The 2010 Affordable Care Act (ACA), the United States’ controversial health care coverage act, requires group health plans and insurers to cover preventive care and screenings for women. Under the related regulations, this coverage includes government-approved contraceptive methods, but the group health plan of a religious employer may be exempt from providing such coverage or granted an accommodation to avoid paying for such coverage. A for-profit employer with religious objections tested this contraceptive mandate in Burwell v. Hobby Lobby, and in 2014, the U.S. Supreme Court held that the mandate substantially burdened the exercise of the employer’s religion and … Continue Reading
The Affordable Care Act (ACA)—or “Obamacare”—has gotten plenty of attention due to technical glitches with the HealthCare.gov website, consumers’ difficulties obtaining (or keeping) insurance through the exchanges, and Health Secretary Sibelius’s recent resignation.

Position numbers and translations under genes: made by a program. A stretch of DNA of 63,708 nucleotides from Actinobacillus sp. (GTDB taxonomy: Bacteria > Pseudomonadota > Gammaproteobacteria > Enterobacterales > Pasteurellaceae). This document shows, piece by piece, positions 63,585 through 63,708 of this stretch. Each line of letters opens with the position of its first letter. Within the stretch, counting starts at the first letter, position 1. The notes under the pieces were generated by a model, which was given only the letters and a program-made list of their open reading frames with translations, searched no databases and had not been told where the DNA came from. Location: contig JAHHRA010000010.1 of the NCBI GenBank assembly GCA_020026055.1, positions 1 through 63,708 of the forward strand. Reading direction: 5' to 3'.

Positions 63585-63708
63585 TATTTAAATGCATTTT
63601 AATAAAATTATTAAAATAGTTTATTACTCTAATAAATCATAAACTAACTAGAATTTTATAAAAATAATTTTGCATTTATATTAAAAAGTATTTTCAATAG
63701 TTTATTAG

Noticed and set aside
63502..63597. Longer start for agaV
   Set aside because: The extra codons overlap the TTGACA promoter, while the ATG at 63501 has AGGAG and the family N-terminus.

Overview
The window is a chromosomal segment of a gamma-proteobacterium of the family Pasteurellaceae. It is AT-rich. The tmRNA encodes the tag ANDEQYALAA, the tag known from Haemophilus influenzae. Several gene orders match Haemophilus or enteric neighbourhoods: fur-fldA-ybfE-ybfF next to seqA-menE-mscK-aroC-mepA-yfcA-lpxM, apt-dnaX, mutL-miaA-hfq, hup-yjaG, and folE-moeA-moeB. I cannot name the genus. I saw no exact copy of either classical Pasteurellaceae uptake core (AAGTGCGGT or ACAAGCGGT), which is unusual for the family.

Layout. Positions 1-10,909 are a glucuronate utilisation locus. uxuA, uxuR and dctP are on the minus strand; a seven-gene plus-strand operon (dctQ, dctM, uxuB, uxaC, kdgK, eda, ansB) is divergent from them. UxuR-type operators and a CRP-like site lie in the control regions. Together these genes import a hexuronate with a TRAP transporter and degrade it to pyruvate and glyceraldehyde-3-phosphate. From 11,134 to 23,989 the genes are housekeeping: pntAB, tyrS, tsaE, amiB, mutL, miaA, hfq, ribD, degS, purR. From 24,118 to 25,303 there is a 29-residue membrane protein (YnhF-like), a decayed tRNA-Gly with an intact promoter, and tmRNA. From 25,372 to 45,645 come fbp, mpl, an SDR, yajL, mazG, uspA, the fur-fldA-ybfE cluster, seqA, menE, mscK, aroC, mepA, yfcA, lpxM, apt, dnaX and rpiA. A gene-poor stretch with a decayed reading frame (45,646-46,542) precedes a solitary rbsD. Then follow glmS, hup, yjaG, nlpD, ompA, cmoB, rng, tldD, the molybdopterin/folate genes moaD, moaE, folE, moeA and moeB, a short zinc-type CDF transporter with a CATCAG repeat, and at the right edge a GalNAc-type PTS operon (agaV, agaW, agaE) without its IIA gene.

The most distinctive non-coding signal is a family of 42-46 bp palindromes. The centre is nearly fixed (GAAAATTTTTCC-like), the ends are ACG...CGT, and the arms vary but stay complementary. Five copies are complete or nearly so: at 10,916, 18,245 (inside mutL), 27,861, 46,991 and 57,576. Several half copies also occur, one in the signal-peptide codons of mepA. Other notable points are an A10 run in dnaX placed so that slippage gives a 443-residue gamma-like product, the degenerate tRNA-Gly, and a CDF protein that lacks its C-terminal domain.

But some notable provisions of the ACA have gone largely unremarked—particularly an amendment to Title 29 of the U.S. Code.
Added by the ACA, § 218c of Title 29 not only protects employees who receive ACA healthcare credits or subsidies, it also shields employees who:
- report violations of “this title”;
- testify, assist, or participate in a related proceeding; or
- object to or refuse to participate in violations